by Samira Sarraf

CIO50 2019: #22 Chris Locke, Flight Centre Travel Group

Nov 14, 2019
Technology Industry

Chris Locke
Credit: Chris Locke

By repurposing the Amazon IoT Button, Flight Centre Travel Group A/NZ CIO Chris Locke was able to fix long running performance issues affecting stores.

The leisure travel sales businesses unit counts on more than 1000 stores across Australia and employs more than 5000 people. With a complex network and application landscape, performance problems are no strangers to Locke and his team.

Locke says the help desk team handles regular reports of performance related issues, but when an intermittent issue occurs, it’s difficult to associate a root cause to it.

“These types of issues can end up taking long periods of time to resolve and cause significant frustration to both the end user and our technology support team,” Locke explains. “The issues never resurface when the support team are shadowing the user and the user can never accurately tell you when the performance was degraded.”

Locke had two challenges to handle: a way to track precisely when the performance impacts were being felt and to find a solution that would result in zero friction to travel consultants or “they would not adopt it”.

He says that he’d seen some interesting opportunities for the business after participating in some Amazon Web Services (AWS) executive briefing sessions. And the Amazon IoT Button was one of those solutions and was now available for enterprise users.

“Imagine if we could give the user an easy way to trigger a message that they were having performance issues right now with the click of a button,” Locke says.

“The team got to work learning more about the opportunity the IoT Button gave us. We managed to get it working fairly quickly and then the clever stuff actually started to happen.

“The team integrated the button first with Splunk to pick up real-time data analysis and insights and then into ServiceNow so we could automatically raise a service ticket, attaching the captured telemetry, and assign it to the appropriate team to investigate.”

Locke says that what followed was that the team was able to know exactly, down to the second, when the issues occurred. It was also provided with data to start diagnosing it.

In a matter of weeks the solution was ready to be trialledand named the button, Flight Recorder.

A store in Queensland that was experiencing long running performance issues and had not been able to effectively diagnose its origin was where Flight Recorder was first tested.

“The next day, during a period of degraded performance, one of the consultants in store triggered the button and our team picked up the information and started to diagnose the problem with more detail than they had ever had in the past,” Locke says. “Within 24 hours the problem had been properly diagnosed and resolved.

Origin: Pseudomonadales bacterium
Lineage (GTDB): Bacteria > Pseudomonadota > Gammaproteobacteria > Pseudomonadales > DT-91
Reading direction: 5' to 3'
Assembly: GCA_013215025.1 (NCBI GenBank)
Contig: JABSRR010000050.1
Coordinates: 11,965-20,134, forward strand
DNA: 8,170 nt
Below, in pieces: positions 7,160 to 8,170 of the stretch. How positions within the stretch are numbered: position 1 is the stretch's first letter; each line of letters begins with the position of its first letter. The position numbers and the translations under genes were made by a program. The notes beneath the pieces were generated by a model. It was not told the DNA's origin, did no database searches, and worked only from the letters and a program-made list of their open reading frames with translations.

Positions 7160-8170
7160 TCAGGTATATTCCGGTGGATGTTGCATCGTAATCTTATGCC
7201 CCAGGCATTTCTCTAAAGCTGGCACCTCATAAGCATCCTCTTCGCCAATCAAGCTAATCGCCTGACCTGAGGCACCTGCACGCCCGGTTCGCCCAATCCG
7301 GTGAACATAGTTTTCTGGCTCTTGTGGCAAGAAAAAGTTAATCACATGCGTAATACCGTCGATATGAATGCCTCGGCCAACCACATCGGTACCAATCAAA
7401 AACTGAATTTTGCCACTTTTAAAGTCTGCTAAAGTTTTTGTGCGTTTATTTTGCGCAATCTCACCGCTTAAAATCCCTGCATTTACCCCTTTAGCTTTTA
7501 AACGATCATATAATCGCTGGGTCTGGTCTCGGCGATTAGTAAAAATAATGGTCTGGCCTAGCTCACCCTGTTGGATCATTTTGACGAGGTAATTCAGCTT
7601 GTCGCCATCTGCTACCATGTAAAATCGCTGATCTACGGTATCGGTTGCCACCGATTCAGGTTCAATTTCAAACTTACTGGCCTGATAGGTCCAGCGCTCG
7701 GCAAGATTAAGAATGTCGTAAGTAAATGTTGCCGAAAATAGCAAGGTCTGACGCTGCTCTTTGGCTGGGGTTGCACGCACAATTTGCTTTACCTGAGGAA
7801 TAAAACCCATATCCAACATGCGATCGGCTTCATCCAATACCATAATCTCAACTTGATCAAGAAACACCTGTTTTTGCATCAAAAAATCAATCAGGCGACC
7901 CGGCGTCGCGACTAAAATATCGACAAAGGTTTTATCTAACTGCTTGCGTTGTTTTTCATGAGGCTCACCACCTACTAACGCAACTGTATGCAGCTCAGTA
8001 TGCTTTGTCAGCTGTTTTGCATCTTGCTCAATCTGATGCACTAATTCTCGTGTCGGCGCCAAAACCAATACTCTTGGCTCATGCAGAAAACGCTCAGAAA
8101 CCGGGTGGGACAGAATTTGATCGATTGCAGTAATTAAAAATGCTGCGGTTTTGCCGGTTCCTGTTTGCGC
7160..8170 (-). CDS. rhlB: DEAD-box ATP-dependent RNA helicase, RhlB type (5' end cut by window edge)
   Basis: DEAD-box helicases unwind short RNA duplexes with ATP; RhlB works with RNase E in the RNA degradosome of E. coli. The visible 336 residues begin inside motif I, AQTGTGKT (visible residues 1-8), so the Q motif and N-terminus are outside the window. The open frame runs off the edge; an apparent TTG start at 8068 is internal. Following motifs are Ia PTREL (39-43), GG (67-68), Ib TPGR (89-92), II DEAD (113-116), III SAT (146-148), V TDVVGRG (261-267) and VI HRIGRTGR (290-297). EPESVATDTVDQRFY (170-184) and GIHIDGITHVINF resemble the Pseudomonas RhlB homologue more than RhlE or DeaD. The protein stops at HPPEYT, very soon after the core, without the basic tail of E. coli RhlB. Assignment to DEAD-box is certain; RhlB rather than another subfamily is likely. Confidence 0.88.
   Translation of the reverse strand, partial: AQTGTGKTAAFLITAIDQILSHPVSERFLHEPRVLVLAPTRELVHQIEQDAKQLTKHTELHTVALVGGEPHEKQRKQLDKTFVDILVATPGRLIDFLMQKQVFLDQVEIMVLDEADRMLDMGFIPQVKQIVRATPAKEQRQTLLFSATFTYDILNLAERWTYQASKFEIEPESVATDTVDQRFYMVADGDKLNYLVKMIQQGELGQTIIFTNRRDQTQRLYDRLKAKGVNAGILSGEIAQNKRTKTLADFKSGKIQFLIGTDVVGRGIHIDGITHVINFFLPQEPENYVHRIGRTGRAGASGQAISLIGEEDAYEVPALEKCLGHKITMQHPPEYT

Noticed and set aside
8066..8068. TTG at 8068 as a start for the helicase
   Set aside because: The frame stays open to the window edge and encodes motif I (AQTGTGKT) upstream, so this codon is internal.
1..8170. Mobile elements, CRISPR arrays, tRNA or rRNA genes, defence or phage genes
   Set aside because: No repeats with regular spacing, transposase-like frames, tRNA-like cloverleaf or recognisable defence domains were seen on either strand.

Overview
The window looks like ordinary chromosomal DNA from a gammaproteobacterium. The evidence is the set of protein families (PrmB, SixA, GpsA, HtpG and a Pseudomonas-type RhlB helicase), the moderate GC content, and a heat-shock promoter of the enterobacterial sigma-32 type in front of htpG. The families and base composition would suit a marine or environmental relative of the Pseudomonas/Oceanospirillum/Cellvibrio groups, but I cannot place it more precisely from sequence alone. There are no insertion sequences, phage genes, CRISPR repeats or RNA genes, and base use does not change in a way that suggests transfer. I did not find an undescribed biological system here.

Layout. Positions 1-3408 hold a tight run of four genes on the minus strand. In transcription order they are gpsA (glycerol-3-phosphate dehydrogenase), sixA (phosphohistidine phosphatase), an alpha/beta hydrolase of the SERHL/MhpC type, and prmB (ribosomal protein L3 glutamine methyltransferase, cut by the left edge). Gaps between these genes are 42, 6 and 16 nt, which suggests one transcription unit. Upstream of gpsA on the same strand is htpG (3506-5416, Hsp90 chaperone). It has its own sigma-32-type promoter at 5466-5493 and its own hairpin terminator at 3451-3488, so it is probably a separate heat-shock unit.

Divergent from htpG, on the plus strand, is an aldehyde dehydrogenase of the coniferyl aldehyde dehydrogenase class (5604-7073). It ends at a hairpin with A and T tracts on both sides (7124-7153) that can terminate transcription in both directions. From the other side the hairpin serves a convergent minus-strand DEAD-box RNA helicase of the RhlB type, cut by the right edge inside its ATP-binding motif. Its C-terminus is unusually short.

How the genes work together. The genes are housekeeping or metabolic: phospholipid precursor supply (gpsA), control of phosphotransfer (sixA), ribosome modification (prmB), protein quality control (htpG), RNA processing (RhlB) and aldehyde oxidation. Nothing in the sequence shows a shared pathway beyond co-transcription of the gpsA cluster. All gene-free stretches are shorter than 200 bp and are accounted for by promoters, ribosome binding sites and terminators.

“The problem had to do with tiny memory spikes that had been occurring on the team’s server. All of our previous attempts to diagnose had been done against data sets that were too coarse grained. Knowing the exact time the issue occurred allowed the team to drill right in on the data and discover the true root cause of the problem.”

The solution is being deployed across other stores.

Locke says one thing that has helped him in the past few years was borrowing facets from both lean and agile methods – all of his communications with senior business leaders are short and concise addressing specific topics.

He works on addressing leadership concerns fast following an “iterative method”.

“That way I can ensure tight business alignment with IT delivery,” he says.

Leading a gender and cultural diverse team

Locke started with Flight Centre 20 years ago as a developer. He has grown through a number of roles, also having worked for other organisations during the years, and he became the CIO in 2016.

He says he uses his own personal journey both inside and outside of the organisation to help inspire his team, including successes and failures.

Within the IT team there’s a lot of flexibility for returning parents after maternity or paternity leave.

Locke also says an internal survey revealed that 80 per cent of staff had at least one parent born overseas.

“Our staff represent every corner of the globe and we support internal transfers, allowing people to work in Europe, North America or Asia,” he says.

Approximately 75 per cent of all Flight Centre staff are women, according to Locke, who says the organisationhas a program called Womenwise that supports women in the workplace and promotes growth into senior leadership positions

“One of our team [members], recently promoted to group CISO, is a committee member for the group,” he says.

“We organise regular leadership days within the IT group where we engage in topical discussion, but also deliver training designed to make us better leaders (e.g. conflict resolution or the power of Influence). Over the last 12 months, we’ve also started working on driving business planning and budget management down to each of our teams, further growing our leader’s skills.”

There is also a seminar series where members of the team present some of the “cool stuff” they’re working on as well as sharing content from conferences attended or to talk about newly introduced technologies. This allows them to practice presenting to a group.

“It’s also very important that we evangelise our successes outside of our organisation and promote and showcase our talent. It’s the only way we will continue to be able to engage new talent. We present our story as often as possible and participate in industry events wherever we can to promote our organisation,” Locke says.

Samira Sarraf